At the end of the day, employers who choose to offer a company car do so for one of two reasons: either on a ‘needs’ basis or a ‘status’ basis, according to the latest analysis of provision from Towers Watson. The category of employee offered a ‘status’ car varies widely around the world; for example, in Europe and the middle east, most sales professionals and supervisors will be offered one, whereas in Asia Pacific countries and Latin America, status cars are not offered until middle, senior or even executive level.
The cost of a car within the context of the total remuneration package also varies enormously. For example, the purchase cost of a car for senior management is very high in Switzerland, but makes up a relatively small proportion of this group’s cash remuneration. Conversely, the purchase price of a car in Indonesia is low but represents 14% of the average manager’s salary. A third of European employers now offer employees the alternative of cash to a car, even though this is rarely tax efficient for the employee concerned; the number of organisations in Latin America offering cash allowances instead of a car has increased slightly over the past few years.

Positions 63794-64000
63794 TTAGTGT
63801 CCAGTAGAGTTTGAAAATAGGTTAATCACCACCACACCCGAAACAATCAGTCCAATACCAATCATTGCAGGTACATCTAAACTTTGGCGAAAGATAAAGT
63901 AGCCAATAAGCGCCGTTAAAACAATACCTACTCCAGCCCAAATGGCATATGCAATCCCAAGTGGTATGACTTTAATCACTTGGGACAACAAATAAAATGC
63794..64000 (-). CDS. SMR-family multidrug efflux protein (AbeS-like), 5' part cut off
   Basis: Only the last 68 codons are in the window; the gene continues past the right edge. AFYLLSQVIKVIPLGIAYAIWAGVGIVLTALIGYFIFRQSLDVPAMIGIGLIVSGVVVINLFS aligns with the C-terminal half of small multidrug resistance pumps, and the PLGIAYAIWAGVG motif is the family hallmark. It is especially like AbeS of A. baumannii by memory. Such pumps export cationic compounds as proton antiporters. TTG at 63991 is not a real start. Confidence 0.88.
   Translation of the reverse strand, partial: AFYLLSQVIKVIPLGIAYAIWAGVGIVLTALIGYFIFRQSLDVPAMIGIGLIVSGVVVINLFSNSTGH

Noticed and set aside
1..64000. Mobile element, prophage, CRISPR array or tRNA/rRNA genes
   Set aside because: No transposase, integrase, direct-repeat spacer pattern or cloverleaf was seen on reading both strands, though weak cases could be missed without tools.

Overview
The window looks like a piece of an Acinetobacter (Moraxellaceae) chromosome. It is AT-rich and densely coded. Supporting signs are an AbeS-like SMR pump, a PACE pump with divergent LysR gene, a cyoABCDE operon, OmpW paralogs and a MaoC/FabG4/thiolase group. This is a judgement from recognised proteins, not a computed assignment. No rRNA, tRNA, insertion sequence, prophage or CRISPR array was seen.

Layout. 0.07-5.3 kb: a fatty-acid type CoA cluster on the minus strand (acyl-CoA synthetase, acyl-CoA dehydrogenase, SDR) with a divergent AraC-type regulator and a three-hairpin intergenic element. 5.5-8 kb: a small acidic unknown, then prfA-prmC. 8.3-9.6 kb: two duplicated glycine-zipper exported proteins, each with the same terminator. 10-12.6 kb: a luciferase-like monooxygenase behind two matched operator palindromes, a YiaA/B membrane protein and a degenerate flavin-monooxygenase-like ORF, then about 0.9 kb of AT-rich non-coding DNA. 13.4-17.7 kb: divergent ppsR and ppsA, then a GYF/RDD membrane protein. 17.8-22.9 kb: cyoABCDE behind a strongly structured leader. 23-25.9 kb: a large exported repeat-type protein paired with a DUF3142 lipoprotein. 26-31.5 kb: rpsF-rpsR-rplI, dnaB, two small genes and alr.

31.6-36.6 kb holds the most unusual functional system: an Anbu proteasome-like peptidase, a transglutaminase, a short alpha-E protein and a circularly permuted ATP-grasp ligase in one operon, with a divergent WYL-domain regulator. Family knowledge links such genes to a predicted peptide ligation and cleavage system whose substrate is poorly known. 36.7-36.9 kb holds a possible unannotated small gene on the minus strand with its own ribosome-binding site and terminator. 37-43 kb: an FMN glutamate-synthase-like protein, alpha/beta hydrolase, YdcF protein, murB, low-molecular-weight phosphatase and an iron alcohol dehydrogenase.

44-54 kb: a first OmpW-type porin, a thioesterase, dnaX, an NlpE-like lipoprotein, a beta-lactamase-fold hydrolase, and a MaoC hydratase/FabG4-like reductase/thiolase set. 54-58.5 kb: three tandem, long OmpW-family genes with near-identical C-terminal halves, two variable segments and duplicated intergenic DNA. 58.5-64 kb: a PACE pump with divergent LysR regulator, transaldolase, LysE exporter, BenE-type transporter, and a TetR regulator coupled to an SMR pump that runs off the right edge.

Paul Richards, EMEA Practice Leader, Data Services at Towers Watson, said:
‘As global employers slowly seek to add a consumer-like experience to reward packages, we’re seeing an increase in the adoption of “choice plans”. In Continental Europe for example, where the poor tax effectiveness of cash compensation for employers and employees alike generally makes car-only plans more prevalent, roughly a third of companies now make use of cash (usually as part of the “choice plan”), even if the bulk of staff are unlikely to opt for it, and the trend is slowly growing. In Latin America as well, the percentage of companies offering cash allowances has increased slightly over the past few years.’